Besides the problems with the citation of Sinha, Sutton, Shulman, and Hiltebeitel, already mentioned (see nn. 22, 34, 54, and 67), there are also several other places where Hudson misrepresents authors. I will cite three. The first occurs at 202, n. 105, where she notes: “For scholarship on the paradoxes surrounding Kṛṣṇa, see Sukthankar, On the Meaning of the Mahābhārata, 24 and 26.” However, Sukthankar cannot be cited in support of the rejection of Kṛṣṇa’s divinity, for he provides its strongest defense. Thus, he notes: “About the cosmic character of Śrī Kṛṣṇa, the epic itself is not in any doubt. He is an Īśvara. He is the Puruṣa of the Sāmkhyas; the Brahman, the Ātman or the Paramātman of the Vedantins . . . there is to my knowledge not a single passage in the Mahābhārata which does not presuppose the divinity or the cosmic character of Śrī Kṛṣṇa. . . .” (Sukthankar 1957, 63). Although he later argues that Kṛṣṇa is “a person of the same order of reality as the other heroes of the epic,” he insists that “just as the latter are uniformly treated as incarnations of the minor gods and anti-gods of the Indian pantheon, so Śrī Kṛṣṇa is also consistently treated as the incarnation of the Supreme Being. As I said, there is no passage in the epic which does not presuppose, or which contradicts, his character as an incarnation of the Supreme Being . . . called in our epic Viṣṇu or Nārāyaṇa” (Sukthankar 1957, 67). The second instance occurs at 200, n. 94, where Hudson dismisses Biardeau’s studies of bhakti and avatāra with a lapidary “James Laine takes Biardeau to task on precisely this issue (i.e., imposing comforting ideas onto the epic story).” Had Hudson read Biardeau, however, she would have seen that the themes of bhakti and avatāra are central to the Mahābhārata. They are not “comforting ideas” imposed on the text; indeed, the avatāra which also entails a bhārāvataraṇa, a lessening of the burden of the earth, entails horrific, apocalyptic violence. The third occurrence is at 138, n. 132, when Hudson writes, “both scholars [that is, Georges Dumézil and Madeleine Biardeau] have been criticized for their symbolic interpretations of the epic,” citing (among others) the work of James Laine. Hiltebeitel collects more examples (Hiltebeitel 2015).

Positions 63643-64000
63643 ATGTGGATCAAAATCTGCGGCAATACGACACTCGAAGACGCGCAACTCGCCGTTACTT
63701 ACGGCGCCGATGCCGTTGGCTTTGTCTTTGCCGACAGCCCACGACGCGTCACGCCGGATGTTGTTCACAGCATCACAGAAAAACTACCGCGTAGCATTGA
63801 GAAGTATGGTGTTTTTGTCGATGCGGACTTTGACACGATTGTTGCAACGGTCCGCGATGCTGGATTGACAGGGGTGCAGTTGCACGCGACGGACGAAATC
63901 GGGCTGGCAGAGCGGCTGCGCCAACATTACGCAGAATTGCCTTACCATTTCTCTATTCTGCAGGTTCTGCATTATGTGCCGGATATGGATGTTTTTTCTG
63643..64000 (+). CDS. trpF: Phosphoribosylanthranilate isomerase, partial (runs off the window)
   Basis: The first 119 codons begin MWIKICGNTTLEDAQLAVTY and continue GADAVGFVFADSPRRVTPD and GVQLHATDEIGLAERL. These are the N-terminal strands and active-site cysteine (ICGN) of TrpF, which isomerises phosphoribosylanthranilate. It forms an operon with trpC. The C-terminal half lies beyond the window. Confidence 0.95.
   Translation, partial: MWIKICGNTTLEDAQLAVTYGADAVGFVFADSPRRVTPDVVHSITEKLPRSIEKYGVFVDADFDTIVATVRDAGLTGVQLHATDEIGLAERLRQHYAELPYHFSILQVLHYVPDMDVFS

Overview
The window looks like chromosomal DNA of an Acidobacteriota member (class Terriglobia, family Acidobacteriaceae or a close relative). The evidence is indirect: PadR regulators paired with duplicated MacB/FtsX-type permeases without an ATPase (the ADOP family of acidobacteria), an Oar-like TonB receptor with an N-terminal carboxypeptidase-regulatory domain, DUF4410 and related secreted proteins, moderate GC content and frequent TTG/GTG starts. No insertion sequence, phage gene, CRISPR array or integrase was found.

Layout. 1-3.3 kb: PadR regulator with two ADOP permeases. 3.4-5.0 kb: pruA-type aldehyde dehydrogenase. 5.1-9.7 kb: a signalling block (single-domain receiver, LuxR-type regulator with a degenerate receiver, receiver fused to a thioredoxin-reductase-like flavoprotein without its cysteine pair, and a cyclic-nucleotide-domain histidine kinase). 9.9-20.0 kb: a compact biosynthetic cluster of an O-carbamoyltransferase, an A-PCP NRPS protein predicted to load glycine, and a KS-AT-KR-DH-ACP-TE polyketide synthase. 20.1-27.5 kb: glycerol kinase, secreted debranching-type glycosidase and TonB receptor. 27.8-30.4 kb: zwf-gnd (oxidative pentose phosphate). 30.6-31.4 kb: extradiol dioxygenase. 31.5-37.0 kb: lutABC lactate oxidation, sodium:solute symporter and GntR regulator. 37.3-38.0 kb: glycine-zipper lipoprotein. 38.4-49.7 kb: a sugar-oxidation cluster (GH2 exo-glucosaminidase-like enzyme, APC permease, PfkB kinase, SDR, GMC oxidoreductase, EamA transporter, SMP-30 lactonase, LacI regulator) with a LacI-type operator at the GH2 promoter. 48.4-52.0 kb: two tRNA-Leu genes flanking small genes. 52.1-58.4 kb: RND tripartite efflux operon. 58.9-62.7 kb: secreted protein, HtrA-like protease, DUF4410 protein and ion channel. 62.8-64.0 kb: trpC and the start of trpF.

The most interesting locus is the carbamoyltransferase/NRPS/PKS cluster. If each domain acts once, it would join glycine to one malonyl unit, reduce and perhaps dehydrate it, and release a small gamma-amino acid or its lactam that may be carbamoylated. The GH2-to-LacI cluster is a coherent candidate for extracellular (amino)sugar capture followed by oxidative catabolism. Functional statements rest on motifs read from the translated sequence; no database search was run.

And see also Laine 1989, 280: “This approach of identifying in pluralism a common basis, such that rival creeds are said to be different versions of the one truth, different gods are merely different names for the One God, was the way taken by the brahmin apologists of the Purāṇas and it remains the approach to pluralism most advocated by modernist Hindu intellectuals. In such a theology, ‘truth’ is declared to be beyond characterization, a transcendent category which denies nothing. The problem with such tolerance is that the transcendent truth so proclaimed is by definition beyond critique, and it veils the actual affirmations of its adherents.”